Efficient Deep Learning
A computer that recognises dangerous situations on security footage: this is possible with deep-learning automated systems. But before this kind of system can operate independently, you have to design it and then train it with a huge number of examples. In addition, you need considerable computing power to let the system make decisions. At the Efficient Deep Learning programme, researchers are going to make deep learning much more efficient by using examples from daily life. They want to make it possible to use the technique (Of: They want to make the technique applicable) for other automatic visual inspections, tissue analysis, smart maintenance of equipment and intelligent hearing aids that can handle noisy environments.
Programme manager: Professor H. Corporaal (Eindhoven University of Technology)
Participants: AIIR Innovations, ASTRON, CWI, Cyclomedia, Cygnify, Donders Institute, FEI, 2getthere, GN Hearing, Holst Centre, ING, Intel, Irdeto, Lely, Mobiquity, NLeSC, NXP, NVIDIA, Océ, Radboudumc, Schiphol, Scyfer, Sectra, Semiotic Labs, Siemens, Sightcorp, Sorama, SURFsara, TASS International, Tata Steel, TU Dresden, Delft University of Technology, Eindhoven University of Technology, Thales, TNO, TomTom, University of Twente, University of Amsterdam, 3DUniversum, VicarVision, ViNotion, VU Amsterdam, Wageningen University & Research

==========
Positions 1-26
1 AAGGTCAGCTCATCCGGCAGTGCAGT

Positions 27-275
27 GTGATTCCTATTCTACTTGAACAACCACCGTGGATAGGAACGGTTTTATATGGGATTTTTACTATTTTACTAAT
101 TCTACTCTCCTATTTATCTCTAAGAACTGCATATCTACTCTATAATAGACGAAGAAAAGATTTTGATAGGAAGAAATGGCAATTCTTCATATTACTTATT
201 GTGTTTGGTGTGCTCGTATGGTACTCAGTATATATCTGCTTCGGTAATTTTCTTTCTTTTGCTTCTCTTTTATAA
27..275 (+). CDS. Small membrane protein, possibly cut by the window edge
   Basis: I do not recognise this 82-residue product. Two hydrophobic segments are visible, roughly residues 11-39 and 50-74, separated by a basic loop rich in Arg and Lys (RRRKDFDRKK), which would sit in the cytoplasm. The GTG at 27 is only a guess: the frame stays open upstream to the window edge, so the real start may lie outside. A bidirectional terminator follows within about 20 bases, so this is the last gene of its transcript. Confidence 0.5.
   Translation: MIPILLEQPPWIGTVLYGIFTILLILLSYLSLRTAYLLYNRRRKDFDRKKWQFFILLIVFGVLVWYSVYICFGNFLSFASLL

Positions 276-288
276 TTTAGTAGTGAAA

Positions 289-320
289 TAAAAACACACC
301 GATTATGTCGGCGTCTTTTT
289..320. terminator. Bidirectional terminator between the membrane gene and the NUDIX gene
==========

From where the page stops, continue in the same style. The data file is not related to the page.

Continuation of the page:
Lensless Imaging of 3D Nanostructures with Soft X-Rays (LINX)